4. Coaches should actively, consistently, and repeatedly encourage honest self-reporting of concussion symptoms by athletes and use of a "buddy system" in which athletes are assigned to watch for signs or symptoms of concussion in designated teammates. Recent studies have shown that coaches' negative attitude about concussion reporting is the biggest barrier to such honest reporting,[12-15]
5. Coaches should always put athlete safety first, above winning. In other words, coaches need to be part of the concussion solution, not part of the concussion problem.
Health care professionals
Primary care physicians (PCPs), along with certified athletic trainers, treat the vast majority of concussions which do not require specialized care. admit to being unaware of current concussion management guidelines (Pillars Three and Four), or find the guidelines too confusing or cumbersome to put into practice.
Increased concussion education of PCPs is needed, especially now that all but a handful of states require that high school athletes suspected of having a concussion receive written approval from a clinician before returning to play (Pillar Five). One of the principal purposes of such laws - not to return athletes to play prematurely before their brains have healed - will be thwarted if clinicians do not know how to diagnose and manage concussion or are unaware of RTP guidelines and allow athletes to return to play sooner than recommended.
One way for athletes, coaches, parents, officials, support staff and medical personnel to become educated about concussions is by downloading concussion "apps" on their mobile devices. Because of their widespread use, portability and wireless connectivity, mobile phones can serve a unique and valuable function in bridging the significant gap in concussion education.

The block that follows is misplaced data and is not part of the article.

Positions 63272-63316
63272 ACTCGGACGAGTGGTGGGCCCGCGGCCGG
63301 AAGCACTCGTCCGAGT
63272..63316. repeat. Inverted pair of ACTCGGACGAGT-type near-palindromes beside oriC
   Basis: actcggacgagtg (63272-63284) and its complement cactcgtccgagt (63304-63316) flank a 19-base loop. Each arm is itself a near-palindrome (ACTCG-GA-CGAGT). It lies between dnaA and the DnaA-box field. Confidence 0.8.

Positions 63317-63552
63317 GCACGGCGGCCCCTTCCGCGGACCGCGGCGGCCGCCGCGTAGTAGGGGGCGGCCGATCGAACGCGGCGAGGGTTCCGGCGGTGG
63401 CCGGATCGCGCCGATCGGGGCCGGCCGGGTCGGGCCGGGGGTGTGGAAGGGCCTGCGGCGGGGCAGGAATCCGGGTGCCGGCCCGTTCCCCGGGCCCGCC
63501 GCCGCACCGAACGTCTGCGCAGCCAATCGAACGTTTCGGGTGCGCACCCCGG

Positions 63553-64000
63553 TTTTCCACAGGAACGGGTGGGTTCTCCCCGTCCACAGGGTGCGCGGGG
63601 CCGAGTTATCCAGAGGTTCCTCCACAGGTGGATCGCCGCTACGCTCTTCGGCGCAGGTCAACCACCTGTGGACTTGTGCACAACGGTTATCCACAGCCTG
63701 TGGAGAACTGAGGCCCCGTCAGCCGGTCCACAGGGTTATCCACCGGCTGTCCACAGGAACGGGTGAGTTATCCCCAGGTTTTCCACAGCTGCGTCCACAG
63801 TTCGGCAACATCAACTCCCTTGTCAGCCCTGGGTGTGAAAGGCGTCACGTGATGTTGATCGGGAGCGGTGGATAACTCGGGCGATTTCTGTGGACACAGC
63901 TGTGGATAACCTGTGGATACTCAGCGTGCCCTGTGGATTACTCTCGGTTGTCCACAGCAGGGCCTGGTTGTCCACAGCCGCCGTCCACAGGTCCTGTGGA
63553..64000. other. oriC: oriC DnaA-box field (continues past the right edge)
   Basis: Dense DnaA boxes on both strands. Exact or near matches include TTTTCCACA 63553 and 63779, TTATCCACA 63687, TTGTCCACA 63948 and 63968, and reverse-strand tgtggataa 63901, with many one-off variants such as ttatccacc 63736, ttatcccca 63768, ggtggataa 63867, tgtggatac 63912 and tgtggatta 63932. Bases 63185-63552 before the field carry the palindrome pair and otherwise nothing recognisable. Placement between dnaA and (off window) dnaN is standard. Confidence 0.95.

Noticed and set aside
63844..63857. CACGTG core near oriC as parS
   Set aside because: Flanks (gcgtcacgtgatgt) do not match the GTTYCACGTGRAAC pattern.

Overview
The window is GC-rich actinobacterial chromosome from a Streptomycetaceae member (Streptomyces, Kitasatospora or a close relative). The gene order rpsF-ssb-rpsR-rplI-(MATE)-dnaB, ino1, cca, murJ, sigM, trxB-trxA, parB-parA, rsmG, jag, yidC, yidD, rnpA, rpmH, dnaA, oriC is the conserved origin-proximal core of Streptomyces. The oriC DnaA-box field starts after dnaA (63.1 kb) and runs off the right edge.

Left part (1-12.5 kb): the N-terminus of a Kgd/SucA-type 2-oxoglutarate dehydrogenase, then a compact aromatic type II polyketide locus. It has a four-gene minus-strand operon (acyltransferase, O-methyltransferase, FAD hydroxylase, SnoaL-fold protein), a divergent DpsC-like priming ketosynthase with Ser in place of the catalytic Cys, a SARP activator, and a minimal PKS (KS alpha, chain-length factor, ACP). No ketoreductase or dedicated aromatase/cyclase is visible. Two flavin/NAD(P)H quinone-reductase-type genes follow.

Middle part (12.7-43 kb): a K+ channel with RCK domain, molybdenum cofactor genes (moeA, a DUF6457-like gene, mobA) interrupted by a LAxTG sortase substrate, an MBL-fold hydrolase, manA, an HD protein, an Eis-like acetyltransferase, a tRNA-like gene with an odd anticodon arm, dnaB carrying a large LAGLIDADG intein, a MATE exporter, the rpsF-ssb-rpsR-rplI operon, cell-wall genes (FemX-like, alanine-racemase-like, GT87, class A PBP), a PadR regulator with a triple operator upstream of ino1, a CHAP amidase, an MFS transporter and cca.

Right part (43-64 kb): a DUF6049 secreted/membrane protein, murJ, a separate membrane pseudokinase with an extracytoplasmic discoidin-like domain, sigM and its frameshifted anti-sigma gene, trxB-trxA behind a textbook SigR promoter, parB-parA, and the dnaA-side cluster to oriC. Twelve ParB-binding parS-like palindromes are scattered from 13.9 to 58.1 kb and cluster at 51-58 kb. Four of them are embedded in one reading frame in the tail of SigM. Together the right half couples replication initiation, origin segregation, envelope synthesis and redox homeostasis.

The key advantages of a mobile phone app as an educational tool are twofold: not only do they give the user the opportunity to download educational materials quickly, but they possess operating systems that support engaging and interactive solutions to learning (2). For an article reviewing the six applications geared for parents and athletes, one of which was created specifically for educating children, click here.
While there is also a need for smartphone apps to organize information on injury demographics, symptom timing, recovery milestones, and medical appointments, and to provide licensed health care professionals diagnostic screening tools, such as the Standard Assessment of Concussion (SAC),  Sports Concussion Assessment Tool (SCAT3  and Child-SCAT3 ), easily accessible across computing platforms, only four of the eleven applications identified in a 2013 study  as being assessment tools state that they are for use by health care professionals. Because use by parents and other non-medical personnel might carry significant legal liability, such applications should only be used as diagnostic screening tools by licensed health care professionals.